On October 26, 2010, the United States Court of Appeals for the Tenth Circuit, decided a case involving a sex-offender's constitutional challenge of a Utah’s sex offender registry statute. Doe v. Shurtleff, 2010 WL 4188248 (C.A.10 (Oct. 26, 2010)). John Doe, a registered sex offender, appealed a decision from the district court enforcing the Utah statute that required all sex offenders living in Utah to register their “internet identifiers” and their corresponding websites with the state. John Doe was convicted of a sex offense, served a prison sentence, and was released without being placed on probation or supervised release. Nonetheless, Mr. Doe was required to comply with the states sex offender registry laws, which provided that he register all “internet identifiers” (defined as any electronic mail, chat, instant messenger, social networking, or similar name used for online communication) and “all online identifiers and passwords used to access” websites where he was using an online identifier.
Mr. Doe challenged the law as unconstitutional, contending that the law violated his First and Fourth Amendment rights, as well as the Ex Post Facto Clause. The district court granted Mr. Doe’s motion for summary judgment, holding that the lack of restrictions on how the state could use or disseminate registrants’ internet information, improperly infringed on Mr. Doe’s First Amendment right to anonymous speech. Shortly after this decision, the Utah legislature amended the statute, removing any requirement that offenders register their passwords and placing limits on how state officials can use the offender’s identifiers. Following these amendments, the State filed a motion to vacate the earlier order, which the district court granted. Mr. Doe appeals that decision.
Mr. Doe contended that the registration statute violates his First Amendment right to engage in anonymous speech. The right to engage in anonymous speech fully extends to communications made through the medium of the Internet. See Reno v. ACLU, 521 U.S. 844, 870 (1997). Mr. Doe argues that the required disclosure of internet identifiers to state officials, as well as the possibility of disclosure of identifiers to the public, chills his speech. The Tenth Circuit rejected Mr. Doe’s argument holding that Utah’s law provides sufficient safeguards to protect from public disclosure, by classifying the identifiers as private records, subject to limited disclosure. The court also rejected his argument that disclosure to state officials could have a chilling effect, because such a disclosure would occur, if at all, at some period following Mr. Doe’s speech and not at the moment he wished to be heard. Peterson v. Nat’l Telecomm & Info. Admin., 478 F.3d 626, 632 (4th Cir. 2007)(“[s]peech is chilled when an individual whose speech relies on anonymity is forced to reveal his identity as a precondition to protection”). Lastly, Mr. Doe contended that the statute was overbroad in violation of the First Amendment, because it required those involved in kidnapping to register under the same statute, which is not narrowly drawn to serve the stated purpose of investigating sex-related crimes. However, the court also rejected this argument because the statute was specifically amended to allow access to online identifiers “to assist in investigating kidnapping and sex-related crimes.”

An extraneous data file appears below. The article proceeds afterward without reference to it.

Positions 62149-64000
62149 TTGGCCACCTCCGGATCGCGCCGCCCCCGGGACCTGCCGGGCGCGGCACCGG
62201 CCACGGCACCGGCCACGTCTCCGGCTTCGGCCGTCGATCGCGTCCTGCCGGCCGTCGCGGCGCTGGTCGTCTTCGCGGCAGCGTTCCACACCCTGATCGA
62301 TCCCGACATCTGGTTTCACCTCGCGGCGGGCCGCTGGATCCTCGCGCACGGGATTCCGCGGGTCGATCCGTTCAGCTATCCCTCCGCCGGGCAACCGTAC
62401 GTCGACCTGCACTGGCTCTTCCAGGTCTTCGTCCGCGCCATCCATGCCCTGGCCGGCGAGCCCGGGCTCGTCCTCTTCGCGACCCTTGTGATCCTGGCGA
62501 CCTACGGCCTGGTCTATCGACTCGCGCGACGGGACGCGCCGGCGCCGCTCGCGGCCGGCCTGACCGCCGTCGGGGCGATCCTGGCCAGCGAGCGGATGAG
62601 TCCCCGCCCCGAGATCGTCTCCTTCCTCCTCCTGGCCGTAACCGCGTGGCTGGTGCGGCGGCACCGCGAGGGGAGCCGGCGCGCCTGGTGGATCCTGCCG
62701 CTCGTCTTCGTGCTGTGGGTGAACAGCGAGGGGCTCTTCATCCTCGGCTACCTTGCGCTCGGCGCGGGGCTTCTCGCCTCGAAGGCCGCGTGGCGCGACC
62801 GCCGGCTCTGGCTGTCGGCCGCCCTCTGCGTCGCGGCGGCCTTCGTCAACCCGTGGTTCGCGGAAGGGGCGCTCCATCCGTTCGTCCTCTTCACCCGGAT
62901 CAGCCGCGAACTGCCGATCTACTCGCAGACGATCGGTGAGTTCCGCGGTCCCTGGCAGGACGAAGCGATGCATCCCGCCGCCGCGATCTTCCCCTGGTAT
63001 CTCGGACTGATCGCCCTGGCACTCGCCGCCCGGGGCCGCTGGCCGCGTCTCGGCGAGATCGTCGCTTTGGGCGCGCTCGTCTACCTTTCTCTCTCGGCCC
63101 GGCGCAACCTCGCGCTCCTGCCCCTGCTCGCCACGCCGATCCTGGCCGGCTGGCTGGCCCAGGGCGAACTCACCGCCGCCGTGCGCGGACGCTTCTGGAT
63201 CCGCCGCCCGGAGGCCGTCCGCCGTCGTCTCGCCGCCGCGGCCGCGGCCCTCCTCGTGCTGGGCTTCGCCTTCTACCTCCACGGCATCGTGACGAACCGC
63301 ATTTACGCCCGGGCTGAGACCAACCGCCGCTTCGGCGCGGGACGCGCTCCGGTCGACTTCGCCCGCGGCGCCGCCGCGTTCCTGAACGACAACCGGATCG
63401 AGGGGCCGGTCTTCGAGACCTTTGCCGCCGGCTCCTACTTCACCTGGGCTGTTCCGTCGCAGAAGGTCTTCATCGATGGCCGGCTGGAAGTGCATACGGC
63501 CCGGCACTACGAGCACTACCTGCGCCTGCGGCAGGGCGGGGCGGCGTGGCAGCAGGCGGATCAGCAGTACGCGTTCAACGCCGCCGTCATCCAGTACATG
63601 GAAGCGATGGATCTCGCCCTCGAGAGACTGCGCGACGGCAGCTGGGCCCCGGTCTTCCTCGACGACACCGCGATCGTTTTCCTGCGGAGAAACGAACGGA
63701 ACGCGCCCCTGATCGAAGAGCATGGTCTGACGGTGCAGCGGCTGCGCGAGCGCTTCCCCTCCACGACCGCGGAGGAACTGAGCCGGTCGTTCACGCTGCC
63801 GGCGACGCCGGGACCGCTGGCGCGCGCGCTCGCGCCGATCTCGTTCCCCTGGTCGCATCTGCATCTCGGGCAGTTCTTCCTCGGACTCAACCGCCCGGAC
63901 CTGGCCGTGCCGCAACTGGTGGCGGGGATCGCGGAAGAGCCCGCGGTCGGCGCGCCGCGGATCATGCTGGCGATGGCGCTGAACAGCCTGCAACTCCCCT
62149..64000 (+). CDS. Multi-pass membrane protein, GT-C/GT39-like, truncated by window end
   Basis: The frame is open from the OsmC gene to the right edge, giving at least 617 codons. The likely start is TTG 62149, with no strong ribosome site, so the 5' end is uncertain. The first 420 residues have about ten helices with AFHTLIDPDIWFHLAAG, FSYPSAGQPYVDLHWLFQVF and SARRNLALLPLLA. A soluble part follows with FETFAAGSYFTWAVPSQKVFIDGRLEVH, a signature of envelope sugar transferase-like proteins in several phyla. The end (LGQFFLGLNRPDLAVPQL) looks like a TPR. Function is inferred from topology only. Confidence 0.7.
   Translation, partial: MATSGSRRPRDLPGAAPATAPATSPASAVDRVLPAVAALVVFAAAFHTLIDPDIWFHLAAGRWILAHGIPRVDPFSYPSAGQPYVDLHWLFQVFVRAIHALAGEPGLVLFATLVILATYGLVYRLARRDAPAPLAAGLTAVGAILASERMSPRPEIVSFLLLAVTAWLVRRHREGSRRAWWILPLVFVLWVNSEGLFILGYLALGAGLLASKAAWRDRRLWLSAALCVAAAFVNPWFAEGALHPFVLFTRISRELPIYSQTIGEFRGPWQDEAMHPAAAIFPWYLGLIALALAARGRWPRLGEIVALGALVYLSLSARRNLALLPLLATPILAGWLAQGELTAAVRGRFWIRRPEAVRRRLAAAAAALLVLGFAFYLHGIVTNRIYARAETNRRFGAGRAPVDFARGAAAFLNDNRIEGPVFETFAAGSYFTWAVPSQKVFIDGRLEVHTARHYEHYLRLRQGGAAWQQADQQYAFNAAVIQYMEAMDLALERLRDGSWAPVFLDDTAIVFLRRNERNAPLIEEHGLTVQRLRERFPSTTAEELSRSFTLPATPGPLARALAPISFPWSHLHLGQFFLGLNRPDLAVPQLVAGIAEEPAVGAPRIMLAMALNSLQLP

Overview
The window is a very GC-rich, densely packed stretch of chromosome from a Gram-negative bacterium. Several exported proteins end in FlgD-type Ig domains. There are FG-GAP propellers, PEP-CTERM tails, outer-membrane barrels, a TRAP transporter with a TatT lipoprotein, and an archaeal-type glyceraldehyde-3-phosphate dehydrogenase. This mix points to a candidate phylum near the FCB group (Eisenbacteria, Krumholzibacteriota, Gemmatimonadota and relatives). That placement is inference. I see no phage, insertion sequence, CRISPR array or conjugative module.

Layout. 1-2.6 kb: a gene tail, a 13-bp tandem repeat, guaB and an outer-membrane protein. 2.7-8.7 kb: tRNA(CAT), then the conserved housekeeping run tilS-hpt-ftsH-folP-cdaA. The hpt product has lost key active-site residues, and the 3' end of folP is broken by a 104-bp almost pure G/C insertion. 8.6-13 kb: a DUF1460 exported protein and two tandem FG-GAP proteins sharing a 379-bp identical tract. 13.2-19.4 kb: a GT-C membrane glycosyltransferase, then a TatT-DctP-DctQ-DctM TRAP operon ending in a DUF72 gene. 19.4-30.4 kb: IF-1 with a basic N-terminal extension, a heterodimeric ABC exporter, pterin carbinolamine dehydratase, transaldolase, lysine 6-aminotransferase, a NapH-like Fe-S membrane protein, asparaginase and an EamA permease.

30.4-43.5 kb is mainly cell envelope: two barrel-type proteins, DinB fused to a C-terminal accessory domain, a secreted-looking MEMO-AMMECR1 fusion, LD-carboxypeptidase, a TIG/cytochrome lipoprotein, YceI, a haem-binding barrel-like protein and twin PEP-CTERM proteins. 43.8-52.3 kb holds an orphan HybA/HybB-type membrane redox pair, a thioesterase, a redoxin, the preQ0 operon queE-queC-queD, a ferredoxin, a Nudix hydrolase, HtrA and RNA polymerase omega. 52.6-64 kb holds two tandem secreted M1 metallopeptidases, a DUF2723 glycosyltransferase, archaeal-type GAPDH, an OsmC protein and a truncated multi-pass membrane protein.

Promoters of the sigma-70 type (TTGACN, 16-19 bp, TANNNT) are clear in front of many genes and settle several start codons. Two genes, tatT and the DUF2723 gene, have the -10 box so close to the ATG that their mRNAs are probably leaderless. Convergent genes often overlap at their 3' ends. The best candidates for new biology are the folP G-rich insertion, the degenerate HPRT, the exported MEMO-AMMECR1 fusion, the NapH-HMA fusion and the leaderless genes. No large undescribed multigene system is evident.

Mr. Doe also argued that the statute violates his Fourth Amendment right to be free from unreasonable searches and seizures. The court rejected this argument citing previous 10th Circuit precedent in which the court found no Fourth Amendment violation where police obtained, without a warrant, the IP address associated with a unique online identifier from Yahoo! after the individual using that identifier sent child pornography to another user. United States v. Perrine, 518 F.3d 1196 (10th Cir. 2008). The court, in that case, held that the defendant had no reasonable expectation of privacy in “information he voluntarily transmitted to third-party internet providers, Cox and Yahoo!” Mr. Doe raised this issue for the first time on appeal, so the court upheld the finding of the district court on his Fourth Amendment claim. Finally, Mr. Doe argued that the statute is an impermissible Ex Post Facto law, because the statute is so punitive in either purpose or effect as to transform what is a civil remedy into a criminal penalty. The registry statute was previously analyzed in a 10th Circuit case, in which the court held that it was entirely civil. The court held, in this case, that the added requirement of registering individual online identifier information does not alter this analysis. Thus, the Utah statute requiring sex-offenders to register their individual online identifiers does not violate the U.S. Constitution.